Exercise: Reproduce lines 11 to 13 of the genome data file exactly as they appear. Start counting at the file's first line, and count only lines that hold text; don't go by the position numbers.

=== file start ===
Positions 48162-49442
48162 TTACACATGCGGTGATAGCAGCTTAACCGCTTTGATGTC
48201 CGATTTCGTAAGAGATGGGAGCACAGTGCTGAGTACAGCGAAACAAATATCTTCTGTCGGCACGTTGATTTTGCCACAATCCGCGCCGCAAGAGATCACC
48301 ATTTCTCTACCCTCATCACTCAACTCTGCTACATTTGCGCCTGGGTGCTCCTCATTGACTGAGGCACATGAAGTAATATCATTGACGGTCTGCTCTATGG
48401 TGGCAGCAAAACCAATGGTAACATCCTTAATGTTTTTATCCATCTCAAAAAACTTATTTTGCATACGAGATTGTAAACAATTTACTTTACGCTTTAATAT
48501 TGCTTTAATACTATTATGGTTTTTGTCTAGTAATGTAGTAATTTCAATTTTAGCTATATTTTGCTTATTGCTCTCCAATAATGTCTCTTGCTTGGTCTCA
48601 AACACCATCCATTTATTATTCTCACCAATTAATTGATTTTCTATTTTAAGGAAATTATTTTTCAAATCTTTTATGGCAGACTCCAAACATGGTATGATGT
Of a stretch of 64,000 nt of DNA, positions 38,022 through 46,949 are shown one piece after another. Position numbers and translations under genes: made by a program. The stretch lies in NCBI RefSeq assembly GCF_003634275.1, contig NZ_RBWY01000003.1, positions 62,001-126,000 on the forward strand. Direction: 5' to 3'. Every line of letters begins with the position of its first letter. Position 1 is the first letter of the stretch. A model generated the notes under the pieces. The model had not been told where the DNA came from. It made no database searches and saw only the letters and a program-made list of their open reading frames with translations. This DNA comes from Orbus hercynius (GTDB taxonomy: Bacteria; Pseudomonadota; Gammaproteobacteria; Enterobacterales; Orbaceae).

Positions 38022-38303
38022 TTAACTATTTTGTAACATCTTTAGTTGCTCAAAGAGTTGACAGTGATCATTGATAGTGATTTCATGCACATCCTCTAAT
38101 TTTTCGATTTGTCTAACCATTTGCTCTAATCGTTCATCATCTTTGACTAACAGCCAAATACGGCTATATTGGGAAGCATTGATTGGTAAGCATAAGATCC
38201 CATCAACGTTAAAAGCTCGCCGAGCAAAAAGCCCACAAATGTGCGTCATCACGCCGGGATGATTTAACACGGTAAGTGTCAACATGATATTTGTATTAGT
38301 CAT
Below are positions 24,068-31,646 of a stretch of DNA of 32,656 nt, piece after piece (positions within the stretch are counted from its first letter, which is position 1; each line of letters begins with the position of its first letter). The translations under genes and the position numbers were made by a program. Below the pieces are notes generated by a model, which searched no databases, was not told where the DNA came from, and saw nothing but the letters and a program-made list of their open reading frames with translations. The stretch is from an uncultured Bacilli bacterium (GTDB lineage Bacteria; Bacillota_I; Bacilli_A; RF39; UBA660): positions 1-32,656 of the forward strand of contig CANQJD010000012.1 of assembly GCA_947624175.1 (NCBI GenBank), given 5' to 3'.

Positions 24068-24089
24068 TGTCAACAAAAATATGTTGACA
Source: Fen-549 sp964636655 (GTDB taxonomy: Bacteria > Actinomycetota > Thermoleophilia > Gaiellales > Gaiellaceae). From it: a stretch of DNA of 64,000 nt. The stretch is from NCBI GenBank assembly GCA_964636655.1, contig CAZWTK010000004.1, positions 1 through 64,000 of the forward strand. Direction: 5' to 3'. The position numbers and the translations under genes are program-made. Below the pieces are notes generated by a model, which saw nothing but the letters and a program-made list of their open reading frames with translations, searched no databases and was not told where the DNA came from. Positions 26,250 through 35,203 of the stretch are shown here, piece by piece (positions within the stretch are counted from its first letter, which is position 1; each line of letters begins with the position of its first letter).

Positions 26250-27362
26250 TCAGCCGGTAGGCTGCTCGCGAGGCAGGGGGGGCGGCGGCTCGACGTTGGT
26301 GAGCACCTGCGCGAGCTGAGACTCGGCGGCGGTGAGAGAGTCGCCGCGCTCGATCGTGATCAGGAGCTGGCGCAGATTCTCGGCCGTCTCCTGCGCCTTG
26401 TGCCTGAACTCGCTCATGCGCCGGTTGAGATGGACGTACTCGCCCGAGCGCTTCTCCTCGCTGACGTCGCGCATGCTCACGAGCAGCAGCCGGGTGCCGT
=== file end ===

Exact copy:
38101 TTTTCGATTTGTCTAACCATTTGCTCTAATCGTTCATCATCTTTGACTAACAGCCAAATACGGCTATATTGGGAAGCATTGATTGGTAAGCATAAGATCC
38201 CATCAACGTTAAAAGCTCGCCGAGCAAAAAGCCCACAAATGTGCGTCATCACGCCGGGATGATTTAACACGGTAAGTGTCAACATGATATTTGTATTAGT
38301 CAT